Most chefs, like fashion designers, are easily influenced and inspired by those who have gone before them and by the greater world around them. We learn, we adapt, we modify and improve upon the food we eat and even read about. We’re inspired by our environment, our location and even the weather. Basically, like fashion, there is very little “new” in the cooking world unless you are someone like Ferran Adria whipping up a liquid olive in a fit of molecular gastronomy. Cooking is reinterpreting the basics, over and over, in new combinations, to keep it interesting.
When I was looking for ideas for vegan dishes to make during the 21 day cleanse I did a few months ago, I came across dozens of recipes for soups/stews made with garbanzo beans (a.k.a. chickpeas). This recipe is not any one of those in particular, but certainly influenced by many of them. Nor is it “authentic” Moroccan cuisine, but rather inspired by the spices and ingredients commonly used in Morocco. I’d love to say it was inspired by my travels to Morocco, but alas, my two days there in 1999 were not much more “authentic Morocco” than going to Tijuana is “authentic Mexico.” I actually don’t remember much special about the food in Tangiers, but that just makes me want to return to see (and eat) more of Morocco some day.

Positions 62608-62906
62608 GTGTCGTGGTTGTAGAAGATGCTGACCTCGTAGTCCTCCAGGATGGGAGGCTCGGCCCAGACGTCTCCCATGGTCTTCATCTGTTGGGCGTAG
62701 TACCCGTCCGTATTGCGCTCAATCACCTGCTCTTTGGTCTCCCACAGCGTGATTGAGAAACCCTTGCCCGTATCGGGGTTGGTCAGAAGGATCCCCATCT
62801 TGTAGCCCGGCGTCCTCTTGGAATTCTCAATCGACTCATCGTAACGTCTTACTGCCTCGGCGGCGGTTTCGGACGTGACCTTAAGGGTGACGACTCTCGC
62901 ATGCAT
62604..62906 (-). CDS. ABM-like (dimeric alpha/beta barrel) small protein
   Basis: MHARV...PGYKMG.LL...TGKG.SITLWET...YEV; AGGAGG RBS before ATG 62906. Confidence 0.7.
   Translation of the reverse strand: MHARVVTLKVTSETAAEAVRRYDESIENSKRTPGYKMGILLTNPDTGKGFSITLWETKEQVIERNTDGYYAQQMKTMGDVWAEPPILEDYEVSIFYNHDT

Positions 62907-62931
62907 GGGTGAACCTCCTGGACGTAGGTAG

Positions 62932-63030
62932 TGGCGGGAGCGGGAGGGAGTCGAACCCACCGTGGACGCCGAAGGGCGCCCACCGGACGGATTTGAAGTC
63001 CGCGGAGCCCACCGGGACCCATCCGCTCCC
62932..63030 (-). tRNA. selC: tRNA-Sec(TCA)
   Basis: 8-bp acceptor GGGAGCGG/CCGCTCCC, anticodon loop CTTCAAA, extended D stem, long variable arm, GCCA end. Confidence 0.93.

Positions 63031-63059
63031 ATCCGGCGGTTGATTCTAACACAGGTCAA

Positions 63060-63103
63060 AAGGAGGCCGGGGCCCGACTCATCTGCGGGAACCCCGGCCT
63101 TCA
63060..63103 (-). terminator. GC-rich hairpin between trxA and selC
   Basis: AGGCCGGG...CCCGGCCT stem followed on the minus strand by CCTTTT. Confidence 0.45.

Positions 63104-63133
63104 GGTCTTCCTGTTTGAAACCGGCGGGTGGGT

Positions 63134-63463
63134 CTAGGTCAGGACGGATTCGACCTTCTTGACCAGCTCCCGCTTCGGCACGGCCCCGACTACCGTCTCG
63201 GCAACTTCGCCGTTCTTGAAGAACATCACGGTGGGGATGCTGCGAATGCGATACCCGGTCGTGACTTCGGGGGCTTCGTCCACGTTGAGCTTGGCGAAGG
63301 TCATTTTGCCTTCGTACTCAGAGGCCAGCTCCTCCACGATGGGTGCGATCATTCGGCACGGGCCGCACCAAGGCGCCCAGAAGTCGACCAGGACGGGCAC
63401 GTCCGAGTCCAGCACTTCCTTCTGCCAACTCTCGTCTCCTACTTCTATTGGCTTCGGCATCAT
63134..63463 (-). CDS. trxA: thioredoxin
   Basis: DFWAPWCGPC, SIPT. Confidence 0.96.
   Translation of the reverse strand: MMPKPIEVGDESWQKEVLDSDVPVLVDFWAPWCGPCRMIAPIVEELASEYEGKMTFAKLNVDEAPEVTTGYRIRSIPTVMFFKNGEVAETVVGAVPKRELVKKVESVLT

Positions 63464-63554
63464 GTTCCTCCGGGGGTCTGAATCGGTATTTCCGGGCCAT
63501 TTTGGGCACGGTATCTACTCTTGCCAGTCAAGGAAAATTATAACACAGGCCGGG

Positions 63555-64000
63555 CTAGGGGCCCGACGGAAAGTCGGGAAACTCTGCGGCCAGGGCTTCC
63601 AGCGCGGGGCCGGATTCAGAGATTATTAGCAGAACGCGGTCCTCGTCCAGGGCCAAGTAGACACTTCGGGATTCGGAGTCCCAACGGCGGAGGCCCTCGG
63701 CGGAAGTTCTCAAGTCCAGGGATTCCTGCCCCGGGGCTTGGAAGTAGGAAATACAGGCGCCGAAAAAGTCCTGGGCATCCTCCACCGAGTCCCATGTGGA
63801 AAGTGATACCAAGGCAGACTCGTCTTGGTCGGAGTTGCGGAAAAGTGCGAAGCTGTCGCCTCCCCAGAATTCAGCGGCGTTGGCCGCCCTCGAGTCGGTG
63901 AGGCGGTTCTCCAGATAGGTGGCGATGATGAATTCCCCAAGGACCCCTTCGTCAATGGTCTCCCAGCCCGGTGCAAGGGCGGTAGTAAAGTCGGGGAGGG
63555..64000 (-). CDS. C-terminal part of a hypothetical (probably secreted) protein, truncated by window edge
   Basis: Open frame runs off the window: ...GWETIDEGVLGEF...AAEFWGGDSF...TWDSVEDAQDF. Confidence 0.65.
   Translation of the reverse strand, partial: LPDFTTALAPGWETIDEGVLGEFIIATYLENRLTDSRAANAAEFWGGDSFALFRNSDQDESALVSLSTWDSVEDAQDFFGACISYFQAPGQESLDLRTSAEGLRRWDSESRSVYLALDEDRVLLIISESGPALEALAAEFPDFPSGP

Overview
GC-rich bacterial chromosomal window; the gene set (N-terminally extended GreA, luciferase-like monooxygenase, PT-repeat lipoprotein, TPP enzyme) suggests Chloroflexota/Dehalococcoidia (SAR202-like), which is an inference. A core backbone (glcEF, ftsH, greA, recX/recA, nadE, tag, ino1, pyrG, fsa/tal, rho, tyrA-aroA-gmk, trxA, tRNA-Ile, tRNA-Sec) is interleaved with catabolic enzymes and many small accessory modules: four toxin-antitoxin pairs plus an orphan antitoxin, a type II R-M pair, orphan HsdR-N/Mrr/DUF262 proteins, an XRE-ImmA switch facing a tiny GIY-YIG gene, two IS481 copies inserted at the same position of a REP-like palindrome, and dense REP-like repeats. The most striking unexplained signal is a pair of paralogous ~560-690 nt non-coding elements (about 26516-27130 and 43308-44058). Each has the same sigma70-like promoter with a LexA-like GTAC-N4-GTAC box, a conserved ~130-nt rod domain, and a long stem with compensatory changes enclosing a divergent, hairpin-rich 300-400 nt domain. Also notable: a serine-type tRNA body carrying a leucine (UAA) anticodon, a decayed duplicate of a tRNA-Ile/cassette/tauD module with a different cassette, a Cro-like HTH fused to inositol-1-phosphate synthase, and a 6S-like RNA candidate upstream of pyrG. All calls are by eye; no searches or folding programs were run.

This stew is hearty and filling by itself and because of the garbanzo beans, has plenty of protein. One half cup of garbanzos has 110 calories and 6 grams of protein. The recipe below is completely vegan, though I’ll admit I served it with some home made sausages (cooked on the side) which were a nice accompaniment. I also highly recommend you serve it with cous cous which is one of the fastest and easiest things to make (5 minutes from pot to plate, seriously).
How to Grind Cardamom:
The recipe calls for ground cardamom, and if you have some whole cardamom pods, it’s worth the extra time it takes to get the seeds out and grind them yourself. The fragrance is nothing short of incredible and blows the doors off the stuff in the bottle. Instructions below.
Clockwise from top left; Crush the pods until they break apart. Pull out the seed covers until you have nothing left but the tiny black/brown cardamom seeds. Grind them in a spice grinder until fine.
2 Tbsp Cardamom Pods=1/2 Tbsp Cardamom Seeds=1 1/2 tsp ground cardamom
Many thanks to the lovely Chef Gwen Walters who enlightened me to this process in her blog post about cardamom. I filed it away in my head and knew I’d use it someday. Again, we are influenced by what we see.